We all exist in a time a place. We’re subject to that, no matter how much we might want to live outside of it. As timeless as scripture and truth are, our understanding of them is impacted by our time and place. The time in which we live today is still heavily influenced by the Enlightenment and the Reformation, where logic and reason became primary vehicles to truth and biblical interpretation. There are amazing benefits to this. There were also sacrifices. A primary sacrifice was our understanding of truth as a holistic thing, wed to meaning, and engaged with both our right and left brain. As much as we may think we can reduce truth and meaning to code, we can’t.
…because of people.
If ever you find yourself in a good old-fashioned piety contest, remember that the rules are the opposite of a pie-eating contest. The two may sound alike when you say them, but you win one by consuming as much as possible. The other one, you win by abstaining. “Oh, I don’t watch that. I’m a Christian.” We have a winner. There is something to be said for moderation and boundaries, but there is also something to be said for eating as necessary to sustain life and a gift from God to help us enjoy that life. If abstinence from art is next to Godliness, only the monk wins.
I believe the way we interact with art mirrors, if not informs how we interact with people. We need to lean into scripture and Christian community, but we have to lean into a secular world as well. In, not of. Balance. It’s more work than imbalance, but it is what we are called to be as followers of Christ. I’m calling for a changing of the rules. Let meaningful engagement trump abstinence.
Make no mistake, art is serious stuff to the Kingdom of God and to the Christian existence. This is why I care.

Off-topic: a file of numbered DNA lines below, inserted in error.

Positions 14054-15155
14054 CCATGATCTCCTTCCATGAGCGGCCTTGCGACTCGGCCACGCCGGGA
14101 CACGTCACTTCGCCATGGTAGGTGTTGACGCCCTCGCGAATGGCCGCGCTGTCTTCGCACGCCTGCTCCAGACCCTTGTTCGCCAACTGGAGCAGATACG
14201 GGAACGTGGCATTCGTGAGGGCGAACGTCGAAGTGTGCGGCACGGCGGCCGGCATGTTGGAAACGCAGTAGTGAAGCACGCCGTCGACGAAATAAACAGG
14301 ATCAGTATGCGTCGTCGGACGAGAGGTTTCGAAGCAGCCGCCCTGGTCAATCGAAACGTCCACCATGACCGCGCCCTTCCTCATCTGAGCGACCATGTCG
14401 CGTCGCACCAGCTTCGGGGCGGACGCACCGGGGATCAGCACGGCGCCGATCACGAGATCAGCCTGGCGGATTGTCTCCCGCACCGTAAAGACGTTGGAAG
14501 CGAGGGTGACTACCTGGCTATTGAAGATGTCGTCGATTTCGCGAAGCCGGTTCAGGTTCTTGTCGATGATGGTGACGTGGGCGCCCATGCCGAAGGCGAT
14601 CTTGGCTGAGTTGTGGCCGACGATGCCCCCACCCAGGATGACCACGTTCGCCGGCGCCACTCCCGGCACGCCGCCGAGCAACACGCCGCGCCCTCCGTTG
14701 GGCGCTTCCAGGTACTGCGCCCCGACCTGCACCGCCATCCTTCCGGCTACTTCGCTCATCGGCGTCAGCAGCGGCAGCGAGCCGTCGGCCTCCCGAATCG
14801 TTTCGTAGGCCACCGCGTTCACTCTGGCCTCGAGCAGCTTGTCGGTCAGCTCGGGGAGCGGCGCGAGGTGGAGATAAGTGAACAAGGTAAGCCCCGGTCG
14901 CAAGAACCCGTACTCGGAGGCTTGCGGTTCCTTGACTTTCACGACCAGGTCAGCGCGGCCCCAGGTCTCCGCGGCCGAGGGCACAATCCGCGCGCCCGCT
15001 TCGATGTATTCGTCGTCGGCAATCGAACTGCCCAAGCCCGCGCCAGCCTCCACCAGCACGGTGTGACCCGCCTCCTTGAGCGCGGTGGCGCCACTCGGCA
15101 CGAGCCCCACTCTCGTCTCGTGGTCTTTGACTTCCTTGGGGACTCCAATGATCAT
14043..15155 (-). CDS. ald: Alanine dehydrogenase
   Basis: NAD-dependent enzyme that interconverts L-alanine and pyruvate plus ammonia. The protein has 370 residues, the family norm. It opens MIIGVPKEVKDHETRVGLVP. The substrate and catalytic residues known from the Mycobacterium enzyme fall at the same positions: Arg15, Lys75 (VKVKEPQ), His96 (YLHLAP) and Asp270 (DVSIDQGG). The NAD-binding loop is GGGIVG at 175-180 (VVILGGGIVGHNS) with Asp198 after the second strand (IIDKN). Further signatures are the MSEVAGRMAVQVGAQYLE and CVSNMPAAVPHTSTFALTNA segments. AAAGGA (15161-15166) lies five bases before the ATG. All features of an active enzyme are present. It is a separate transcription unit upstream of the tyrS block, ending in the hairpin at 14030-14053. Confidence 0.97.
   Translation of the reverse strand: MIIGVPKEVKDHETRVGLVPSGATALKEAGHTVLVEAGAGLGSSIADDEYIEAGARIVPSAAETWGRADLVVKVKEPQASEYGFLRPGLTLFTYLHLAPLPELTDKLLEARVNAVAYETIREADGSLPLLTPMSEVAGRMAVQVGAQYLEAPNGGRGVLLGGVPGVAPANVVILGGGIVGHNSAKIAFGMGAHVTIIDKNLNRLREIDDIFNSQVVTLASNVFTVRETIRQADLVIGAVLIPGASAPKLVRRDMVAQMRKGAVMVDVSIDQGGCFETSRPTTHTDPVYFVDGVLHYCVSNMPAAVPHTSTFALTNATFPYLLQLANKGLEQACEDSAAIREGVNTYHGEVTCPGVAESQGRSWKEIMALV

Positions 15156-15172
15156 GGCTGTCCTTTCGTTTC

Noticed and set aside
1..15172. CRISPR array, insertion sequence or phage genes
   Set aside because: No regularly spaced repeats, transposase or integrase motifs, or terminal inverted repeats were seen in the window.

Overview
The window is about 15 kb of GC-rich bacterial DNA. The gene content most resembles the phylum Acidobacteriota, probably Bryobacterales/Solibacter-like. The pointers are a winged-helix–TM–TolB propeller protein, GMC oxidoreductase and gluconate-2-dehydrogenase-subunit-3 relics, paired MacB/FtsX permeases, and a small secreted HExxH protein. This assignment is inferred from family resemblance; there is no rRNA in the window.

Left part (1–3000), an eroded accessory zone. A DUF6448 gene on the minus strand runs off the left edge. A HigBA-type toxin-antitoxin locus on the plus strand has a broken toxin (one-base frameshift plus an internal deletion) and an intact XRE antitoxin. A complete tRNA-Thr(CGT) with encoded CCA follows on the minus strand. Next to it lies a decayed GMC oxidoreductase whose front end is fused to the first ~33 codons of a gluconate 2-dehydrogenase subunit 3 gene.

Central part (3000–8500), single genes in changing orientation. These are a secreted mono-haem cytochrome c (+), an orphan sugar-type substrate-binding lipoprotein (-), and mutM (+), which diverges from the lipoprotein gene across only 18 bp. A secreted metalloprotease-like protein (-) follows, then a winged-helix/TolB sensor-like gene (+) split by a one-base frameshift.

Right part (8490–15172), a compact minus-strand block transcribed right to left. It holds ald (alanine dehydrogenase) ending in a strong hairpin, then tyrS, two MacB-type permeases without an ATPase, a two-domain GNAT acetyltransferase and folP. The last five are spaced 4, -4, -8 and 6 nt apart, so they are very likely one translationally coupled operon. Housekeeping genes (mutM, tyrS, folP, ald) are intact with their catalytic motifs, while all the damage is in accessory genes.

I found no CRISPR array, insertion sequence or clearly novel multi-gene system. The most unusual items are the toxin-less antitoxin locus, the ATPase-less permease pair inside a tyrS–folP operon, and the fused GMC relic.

[This post is a counterpoint to a new post I've written for ECHO here.]
“Are you creative?” If you want a window into someone’s self-image, ask them that question and study how they answer. I say “how they answer” because it’s a yes or no question. The message is probably more in the delivery than in the content.
If you want to double down, ask them, “Can you sing?” Another yes or no question that can tell you a lot about a person’s self image. Ask them if they play the piano and you might get some disappointment over quitting lessons as a kid (usually followed by a story about how much they hated lessons and were forced to take them), but you probably won’t get the same depth of personal judgment. It will probably resemble the way they answer questions about whether they are good at math. There will likely be a veiled sense of “I should work on that,” or “I’ve been told I need to work on that.” But, for some reason, math and piano seem like things people do. Singing and creativity seem like part of who they are.
So why is it that our own understanding of our creativity or singing ability runs so deep? That would make a great sociological study. Maybe even a neurological one. I would love to see what happens in the brain of a person when they answer those questions. I wonder if the two things run so deep with people that it blocks their path to living into their calling. Have we as a culture assigned this weight to these things? Is that weight woven into our psyche from birth?
I don’t know the answer. I do find it interesting how almost every scripture about worship includes an instruction to sing. Nine times that instruction is don’t just sing, but sing something new. Something creative. Whether you are a believer or not, you were made to worship. You were made to sing. You were made in the image of creativity personified. That much I do know. Is it possible that Satan uses this deeply imprinted identity to create deeply embedded insecurity and disappointment in us?
Artists, at their best, hold up a mirror to the world around them. The merit of their work lies in the accuracy of their depiction and the compelling nature of the reality they reflect. In a sense, the same could be said of the worshiping community. The merit of our work lies in the accuracy with which we reflect both the glory of the Father and the reality of the human condition through which we worship.
Realism. Abstraction. Collage. Allegory. Poetry. These are all colors and shapes of lenses. Intentionality, care, authenticity, even excellence, are not the same thing as pride. Surely we can bring these attributes to our role as worshipers and not lose sight of the fact that we are jars of clay. Broken. Sometimes in pieces. Sometimes repaired. May we should embrace the beauty of our scars. Perhaps the very things that challenge our temptation to be prideful are the very things that make us beautiful.